How to create immutable objects in C# 6

In C#5 you would write a Person class with immutable properties with getters as follows:

public class Person
{
    private readonly string _name;
    private readonly int _age;

    public Person(string name, int age)
    {
        _name = name;
        _age = age;
    }

    public string Name
    {
        get
        {
            return _name;
        }
    }

    public int Age
    {
        get
        {
            return _age;
        }
    }
}

The readonly keyword will make sure that the private properties can only be assigned from the constructor. If try the following…

public int Age
{
    get
    {
        return _age;
    }
	set
	{
		_age = value;
	}
}

…you’ll get a compiler error:

“A readonly field cannot be assigned to (except in a constructor or a variable initializer)”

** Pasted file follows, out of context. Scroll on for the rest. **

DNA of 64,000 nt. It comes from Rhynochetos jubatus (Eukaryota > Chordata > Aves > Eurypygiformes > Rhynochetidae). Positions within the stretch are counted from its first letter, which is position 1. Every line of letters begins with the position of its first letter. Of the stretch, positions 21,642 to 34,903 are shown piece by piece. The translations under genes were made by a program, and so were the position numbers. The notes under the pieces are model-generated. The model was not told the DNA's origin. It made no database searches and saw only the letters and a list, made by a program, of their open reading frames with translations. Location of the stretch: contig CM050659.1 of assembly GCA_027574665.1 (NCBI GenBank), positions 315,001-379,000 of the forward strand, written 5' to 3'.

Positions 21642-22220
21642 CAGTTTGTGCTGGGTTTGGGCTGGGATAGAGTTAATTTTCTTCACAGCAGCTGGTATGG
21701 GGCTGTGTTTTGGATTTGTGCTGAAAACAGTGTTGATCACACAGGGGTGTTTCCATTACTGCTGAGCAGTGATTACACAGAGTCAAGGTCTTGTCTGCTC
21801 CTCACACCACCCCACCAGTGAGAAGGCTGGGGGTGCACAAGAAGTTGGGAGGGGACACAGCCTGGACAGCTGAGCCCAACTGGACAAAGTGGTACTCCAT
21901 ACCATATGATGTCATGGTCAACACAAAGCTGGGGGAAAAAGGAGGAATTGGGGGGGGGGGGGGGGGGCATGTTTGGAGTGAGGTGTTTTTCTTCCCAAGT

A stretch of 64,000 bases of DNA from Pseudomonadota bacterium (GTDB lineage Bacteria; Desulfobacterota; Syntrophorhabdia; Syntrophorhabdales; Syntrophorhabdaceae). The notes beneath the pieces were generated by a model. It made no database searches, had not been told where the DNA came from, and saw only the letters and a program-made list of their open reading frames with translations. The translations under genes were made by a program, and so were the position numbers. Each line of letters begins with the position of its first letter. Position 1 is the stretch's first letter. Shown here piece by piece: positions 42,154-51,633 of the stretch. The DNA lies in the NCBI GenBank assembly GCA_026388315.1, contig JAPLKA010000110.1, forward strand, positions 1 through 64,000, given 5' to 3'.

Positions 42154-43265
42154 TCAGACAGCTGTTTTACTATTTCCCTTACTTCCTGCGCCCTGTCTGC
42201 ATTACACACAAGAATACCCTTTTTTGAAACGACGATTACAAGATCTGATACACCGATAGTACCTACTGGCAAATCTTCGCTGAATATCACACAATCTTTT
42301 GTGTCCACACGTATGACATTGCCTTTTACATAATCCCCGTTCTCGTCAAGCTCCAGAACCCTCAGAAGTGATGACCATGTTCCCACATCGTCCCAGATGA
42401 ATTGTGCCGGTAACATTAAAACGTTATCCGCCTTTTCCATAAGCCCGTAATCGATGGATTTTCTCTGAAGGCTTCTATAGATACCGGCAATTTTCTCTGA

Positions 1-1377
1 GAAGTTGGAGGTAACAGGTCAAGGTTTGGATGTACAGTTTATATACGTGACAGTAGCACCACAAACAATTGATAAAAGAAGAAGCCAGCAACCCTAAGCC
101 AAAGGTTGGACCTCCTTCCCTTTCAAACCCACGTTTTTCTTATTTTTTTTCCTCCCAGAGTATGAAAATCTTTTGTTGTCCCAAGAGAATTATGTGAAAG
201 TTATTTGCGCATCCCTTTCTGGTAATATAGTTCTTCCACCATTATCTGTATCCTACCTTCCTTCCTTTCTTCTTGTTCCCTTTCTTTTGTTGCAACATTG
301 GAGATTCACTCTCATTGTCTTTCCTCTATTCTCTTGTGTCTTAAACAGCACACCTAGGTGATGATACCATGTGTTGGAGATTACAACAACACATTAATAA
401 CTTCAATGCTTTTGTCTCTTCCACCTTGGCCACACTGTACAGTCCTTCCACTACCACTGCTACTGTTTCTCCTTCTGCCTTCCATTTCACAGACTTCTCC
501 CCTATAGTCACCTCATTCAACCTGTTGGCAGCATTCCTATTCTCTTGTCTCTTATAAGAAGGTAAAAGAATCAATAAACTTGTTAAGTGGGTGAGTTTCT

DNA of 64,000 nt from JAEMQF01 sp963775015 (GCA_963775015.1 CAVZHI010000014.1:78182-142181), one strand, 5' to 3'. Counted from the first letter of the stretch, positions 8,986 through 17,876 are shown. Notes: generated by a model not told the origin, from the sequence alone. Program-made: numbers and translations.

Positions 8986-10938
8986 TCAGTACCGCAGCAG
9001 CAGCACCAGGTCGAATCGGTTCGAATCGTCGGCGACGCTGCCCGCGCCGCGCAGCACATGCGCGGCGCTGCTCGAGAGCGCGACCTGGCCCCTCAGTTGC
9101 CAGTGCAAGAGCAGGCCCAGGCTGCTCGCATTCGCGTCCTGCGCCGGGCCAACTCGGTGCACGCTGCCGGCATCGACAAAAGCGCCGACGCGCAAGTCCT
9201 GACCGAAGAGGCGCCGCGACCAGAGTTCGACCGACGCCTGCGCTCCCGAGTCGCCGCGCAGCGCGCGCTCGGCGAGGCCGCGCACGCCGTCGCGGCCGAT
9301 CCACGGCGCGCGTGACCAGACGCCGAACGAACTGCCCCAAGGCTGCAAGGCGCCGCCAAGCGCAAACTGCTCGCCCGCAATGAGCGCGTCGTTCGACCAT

A more simple way to achieve the same might be the “private set” construction:

public class Person
{
	public int Age { get; private set; }
	public string Name { get; private set; }

	public Person(string name, int age)
        {
           Name = name;
           Age = age;
        }		
}

However, the Age and Name fields can still be modified within the Person class:

public string Greet()
{
	Name = "Jill";
	return string.Format("Hello from {0}", Name);
}

You’ll probably guess what the following will output:

static void Main(string[] args)
{
	Person p = new Person("John", 28);
	Console.WriteLine(p.Greet());

	Console.ReadKey();
}

That’s right, “Hello from Jill” which is a bit unexpected from the caller’s point of view.

C#6 comes to the rescue in the following form:

public class Person
{
	public int Age { get; }
	public string Name { get;}

	public Person(string name, int age)
	{
		Name = name;
		Age = age;
	}
}

The Age and Name fields can be set in the constructor but not anywhere else. The Greet() method will fail with the following compiler error:

“Property indexer ‘Person.Name’ cannot be assigned to — it is read only”

View all various C# language feature related posts here.

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